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Antitrust law regulates the establishment, utilization, and exploitation of market dominance. In certain regions like the United States, it is synonymous with competition law. However, in the European Union, antitrust refers specifically to the regulation of dominant market behavior and anti-competitive agreements, excluding merger control.

US Antitrust Laws

These laws safeguard fair market competition, protect consumers from monopolistic practices, and ensure economic fairness.

The Sherman Antitrust Act

The Sherman Antitrust Act serves to curb anti-competitive behavior by prohibiting agreements among competitors to fix prices, rig bids, or restrict competition. Additionally, it deems monopolizing or attempting to monopolize a market as illegal. A firm is considered to have an unlawful monopoly if it has market power for a product or service and has obtained or maintained that power through suppressing competition via anti-competitive conduct. Offenses under the Sherman Act can be prosecuted either criminally or civilly.

The Clayton Act

The Clayton Act aims to foster fair competition and prevent practices detrimental to consumers. It prohibits actions that may hinder competition, such as illegal mergers, tying agreements, and predatory pricing. Illegal mergers occur when two companies amalgamate in a manner that significantly reduces competition or tends to create a monopoly. Such mergers can lead to higher prices or reduced product choices for consumers and lower wages or limited employment options for workers. Tying agreements, where a company compels customers to purchase one product to access another, restrict consumer choice and competition. Similarly, predatory pricing, the practice of setting prices below cost to eliminate competitors, harms competition and may result in higher prices and lower wages in the long run.

Furthermore, the Clayton Act prohibits individuals from serving on boards of competing corporations to maintain competitive integrity. This practice prevents the sharing of sensitive information and coordination of actions that could undermine fair competition.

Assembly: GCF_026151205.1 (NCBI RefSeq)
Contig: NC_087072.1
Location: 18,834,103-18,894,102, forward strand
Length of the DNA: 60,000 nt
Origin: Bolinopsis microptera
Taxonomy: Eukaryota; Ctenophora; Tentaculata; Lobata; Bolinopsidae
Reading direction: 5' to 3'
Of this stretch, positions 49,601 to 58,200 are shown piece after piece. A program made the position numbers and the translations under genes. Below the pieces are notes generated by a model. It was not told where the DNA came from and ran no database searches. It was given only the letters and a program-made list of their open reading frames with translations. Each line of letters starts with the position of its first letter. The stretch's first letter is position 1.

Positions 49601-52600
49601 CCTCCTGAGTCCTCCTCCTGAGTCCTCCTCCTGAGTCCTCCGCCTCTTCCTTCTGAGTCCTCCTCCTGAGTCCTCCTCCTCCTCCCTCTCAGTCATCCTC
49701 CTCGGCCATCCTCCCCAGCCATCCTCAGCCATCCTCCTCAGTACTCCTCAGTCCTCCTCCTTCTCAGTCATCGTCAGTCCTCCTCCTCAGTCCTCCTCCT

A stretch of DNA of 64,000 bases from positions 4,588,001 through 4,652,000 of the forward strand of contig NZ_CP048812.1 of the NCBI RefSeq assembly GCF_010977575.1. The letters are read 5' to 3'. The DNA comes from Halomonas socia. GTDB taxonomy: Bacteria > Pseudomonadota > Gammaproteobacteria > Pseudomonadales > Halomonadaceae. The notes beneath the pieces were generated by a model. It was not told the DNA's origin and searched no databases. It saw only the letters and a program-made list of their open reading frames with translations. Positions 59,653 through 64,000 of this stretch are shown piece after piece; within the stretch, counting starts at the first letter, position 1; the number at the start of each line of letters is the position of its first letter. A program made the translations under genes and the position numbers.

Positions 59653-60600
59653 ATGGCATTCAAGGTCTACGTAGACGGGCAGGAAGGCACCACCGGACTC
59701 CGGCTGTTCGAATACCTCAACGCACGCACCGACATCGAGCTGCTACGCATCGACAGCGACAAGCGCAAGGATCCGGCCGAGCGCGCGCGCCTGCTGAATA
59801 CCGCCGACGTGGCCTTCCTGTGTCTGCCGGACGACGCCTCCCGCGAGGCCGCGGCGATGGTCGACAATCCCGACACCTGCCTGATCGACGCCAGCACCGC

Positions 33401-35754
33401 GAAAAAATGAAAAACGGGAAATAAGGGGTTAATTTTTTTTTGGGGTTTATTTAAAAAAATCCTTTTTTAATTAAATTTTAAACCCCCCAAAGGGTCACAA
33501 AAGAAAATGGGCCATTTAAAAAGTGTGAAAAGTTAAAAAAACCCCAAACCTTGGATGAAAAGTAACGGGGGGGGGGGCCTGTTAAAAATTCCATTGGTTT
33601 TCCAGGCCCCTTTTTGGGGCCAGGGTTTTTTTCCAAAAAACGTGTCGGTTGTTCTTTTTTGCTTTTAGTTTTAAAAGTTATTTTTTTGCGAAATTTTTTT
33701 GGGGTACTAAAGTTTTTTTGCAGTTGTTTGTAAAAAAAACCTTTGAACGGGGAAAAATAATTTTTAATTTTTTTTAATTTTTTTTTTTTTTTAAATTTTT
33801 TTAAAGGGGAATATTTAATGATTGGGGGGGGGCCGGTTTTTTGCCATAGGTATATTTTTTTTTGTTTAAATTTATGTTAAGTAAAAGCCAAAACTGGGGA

Anticompetitive Conducts / Behaviours

Antitrust, also known as competition law, aims to eliminate barriers to competition, thereby improving market efficiency for consumers and other market players. It primarily targets three categories of behavior: (i) agreements, (ii) conduct by individual firms, and (iii) mergers and acquisitions. Typically, antitrust laws deem anticompetitive agreements, anticompetitive practices by dominant firms or monopolies, and anticompetitive mergers as illegal.


Under the United States law, Section 1 of the Sherman Act prohibits "restraints of trade," which encompasses anticompetitive agreements. Some agreements, known as "naked restraints," are inherently anticompetitive, lacking any efficiency or innovation benefits, and are deemed illegal per se without further inquiry. For instance, agreements among competitors to fix prices, allocate production or divide markets (known as "cartels") fall under this category. Agreements not falling under illegal per se are evaluated under a rule of reason, where their anticompetitive effects are weighed against their pro-competitive aspects. Efficiencies and innovation are considered procompetitive factors.

In the European Union, antitrust provisions are outlined in the Treaty on the Functioning of the European Union ("TFEU"). According to this treaty, agreements that have the object or effect of restricting or distorting competition are invalid, unless they can be justified by demonstrating that they are productive, efficient, and beneficial for consumers. Naked cartels, which inherently restrict competition, are considered anticompetitive by object and rarely meet the requirements for justification.

Unilateral Conduct

In the US, the Sherman Act prohibits monopolization and attempts to monopolize. For a firm to be liable, it must have monopoly power and use it in anti-competitive ways. US law is cautious about condemning unilateral acts to avoid stifling pro-competitive incentives. In contrast, EU competition law prohibits abuse of dominant position, which doesn't necessarily require monopoly power, and bans both exploitative and exclusionary conduct. (The Intel v. Commission)


US antitrust laws prohibit mergers that would substantially harm competition. In comparison, EU merger regulations prohibit mergers that significantly impede effective competition. Both aim to prevent mergers likely to harm competition by significantly increasing market power or impeding consumer benefits. Horizontal mergers (between competitors) are most scrutinized, but mergers between buyers and suppliers, potential rivals, or conglomerates may also face scrutiny. EU law tends to be more stringent than US law, especially regarding non-horizontal mergers.